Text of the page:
employees of the company with whom a consumer has a contract. In the wake of this important decision, the corporate or LLC structure alone is insufficient to protect business owners and employees from personal exposure for business liabilities arising under the CFA.

The case Allen v. V and A Brothers, Inc., 414 N.J.Super. 152 (App.Div 2010), was brought
by homeowners against a landscape contracting corporation, its sole individual shareholder
and two of its employees alleging breach of contract and consumer fraud in connection with
the construction of a retaining wall on their home. In holding the three individuals liable
for damages in excess of $600,000, the Court interpreted the Consumer Fraud Act to permit
the imposition of damages against the individual owner and employees of a company even
though the contract was with a corporation and even though no individual was deemed to have
committed any wrong “affirmative act.” The individuals were deemed personally liable for the
damages by virtue of the company’s failure to adhere to certain “technical requirements” under
the CFA. The Court stated that it is not necessary to pierce the corporate veil in order to impose personal liability.

The CFA was adopted in 1960 as remedial legislation to be liberally construed in favor of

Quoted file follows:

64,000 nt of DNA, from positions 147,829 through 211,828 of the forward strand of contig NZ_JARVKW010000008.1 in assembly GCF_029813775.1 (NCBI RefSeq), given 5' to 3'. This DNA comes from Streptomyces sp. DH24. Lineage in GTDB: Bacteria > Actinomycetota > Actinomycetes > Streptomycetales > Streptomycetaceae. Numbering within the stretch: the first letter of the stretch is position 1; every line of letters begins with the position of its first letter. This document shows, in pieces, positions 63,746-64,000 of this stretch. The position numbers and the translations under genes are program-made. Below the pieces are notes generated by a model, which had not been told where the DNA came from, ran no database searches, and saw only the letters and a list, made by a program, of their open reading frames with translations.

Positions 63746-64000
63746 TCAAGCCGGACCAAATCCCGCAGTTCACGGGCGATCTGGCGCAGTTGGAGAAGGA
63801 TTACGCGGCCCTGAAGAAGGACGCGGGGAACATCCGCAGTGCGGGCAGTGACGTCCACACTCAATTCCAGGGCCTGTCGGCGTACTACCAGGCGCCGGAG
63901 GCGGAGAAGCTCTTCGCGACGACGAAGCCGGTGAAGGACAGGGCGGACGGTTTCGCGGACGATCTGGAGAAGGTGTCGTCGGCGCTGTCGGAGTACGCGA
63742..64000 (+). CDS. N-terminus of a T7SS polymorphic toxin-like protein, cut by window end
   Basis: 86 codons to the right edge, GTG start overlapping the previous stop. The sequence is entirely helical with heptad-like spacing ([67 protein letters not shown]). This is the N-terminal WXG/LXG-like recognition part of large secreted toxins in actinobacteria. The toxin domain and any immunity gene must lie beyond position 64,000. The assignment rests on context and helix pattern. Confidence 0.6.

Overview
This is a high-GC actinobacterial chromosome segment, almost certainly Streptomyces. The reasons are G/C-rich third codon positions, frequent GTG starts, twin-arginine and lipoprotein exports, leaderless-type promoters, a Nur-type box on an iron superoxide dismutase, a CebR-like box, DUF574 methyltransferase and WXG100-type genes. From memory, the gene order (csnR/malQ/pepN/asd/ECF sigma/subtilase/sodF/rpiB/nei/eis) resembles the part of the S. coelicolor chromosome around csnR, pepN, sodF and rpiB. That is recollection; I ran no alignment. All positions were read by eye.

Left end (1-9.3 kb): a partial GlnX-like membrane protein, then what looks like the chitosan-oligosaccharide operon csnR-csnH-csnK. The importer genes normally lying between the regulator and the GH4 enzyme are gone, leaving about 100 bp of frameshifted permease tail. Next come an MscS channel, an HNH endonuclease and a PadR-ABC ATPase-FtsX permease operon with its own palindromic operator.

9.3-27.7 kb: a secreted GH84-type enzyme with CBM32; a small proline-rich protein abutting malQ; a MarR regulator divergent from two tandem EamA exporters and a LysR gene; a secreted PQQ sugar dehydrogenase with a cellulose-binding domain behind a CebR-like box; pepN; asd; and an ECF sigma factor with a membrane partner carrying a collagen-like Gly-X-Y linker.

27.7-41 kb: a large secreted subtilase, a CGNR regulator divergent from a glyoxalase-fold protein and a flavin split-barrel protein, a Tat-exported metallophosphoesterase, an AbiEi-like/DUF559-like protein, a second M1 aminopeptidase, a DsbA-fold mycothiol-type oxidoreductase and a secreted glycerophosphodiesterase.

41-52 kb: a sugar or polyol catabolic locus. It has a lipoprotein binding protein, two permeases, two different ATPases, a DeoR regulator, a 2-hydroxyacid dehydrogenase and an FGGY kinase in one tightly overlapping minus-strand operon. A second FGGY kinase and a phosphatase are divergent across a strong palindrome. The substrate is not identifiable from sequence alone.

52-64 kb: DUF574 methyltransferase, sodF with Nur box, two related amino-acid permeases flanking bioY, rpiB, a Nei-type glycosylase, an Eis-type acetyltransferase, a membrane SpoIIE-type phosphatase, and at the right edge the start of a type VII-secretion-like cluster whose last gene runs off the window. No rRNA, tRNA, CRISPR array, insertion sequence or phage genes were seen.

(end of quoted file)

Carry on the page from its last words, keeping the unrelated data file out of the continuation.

consumers to punish “unconscionable commercial practices.” In short, the consumer is entitled
to the benefit of every doubt whenever a potential CFA claim or issue arises. The act is intended to “increase the attractiveness of consumer actions to attorneys” by allowing a consumer to recover damages equal to 300% of their actual losses plus attorney fees in prosecuting the case. In essence, the legislation removes the cost-prohibitive barrier to bringing a lawsuit against a business where the damages are trivial. Lawyers for consumers are likely to bring small cases knowing the Court will force the defendant to foot the bill for the plaintiff’s lawsuit. Moreover, damages awarded under the CFA are not covered by insurance.

Further, the New Jersey Division of Consumer Affairs has enacted a number of regulations
elaborating on the CFA obligations of providers of certain types of goods and services. Taken
together, the CFA statutes and regulations bring almost any business that does business
with consumers within the sights of the CFA and its remedial objectives designed to punish
businesses for actions deemed unconscionable.

Most significantly, what is deemed an unconscionable business practice under the CFA and
its regulations may not be obvious to business owners. For instance, the regulations enacted
pursuant to the CFA make special provision and impose specific obligations on the following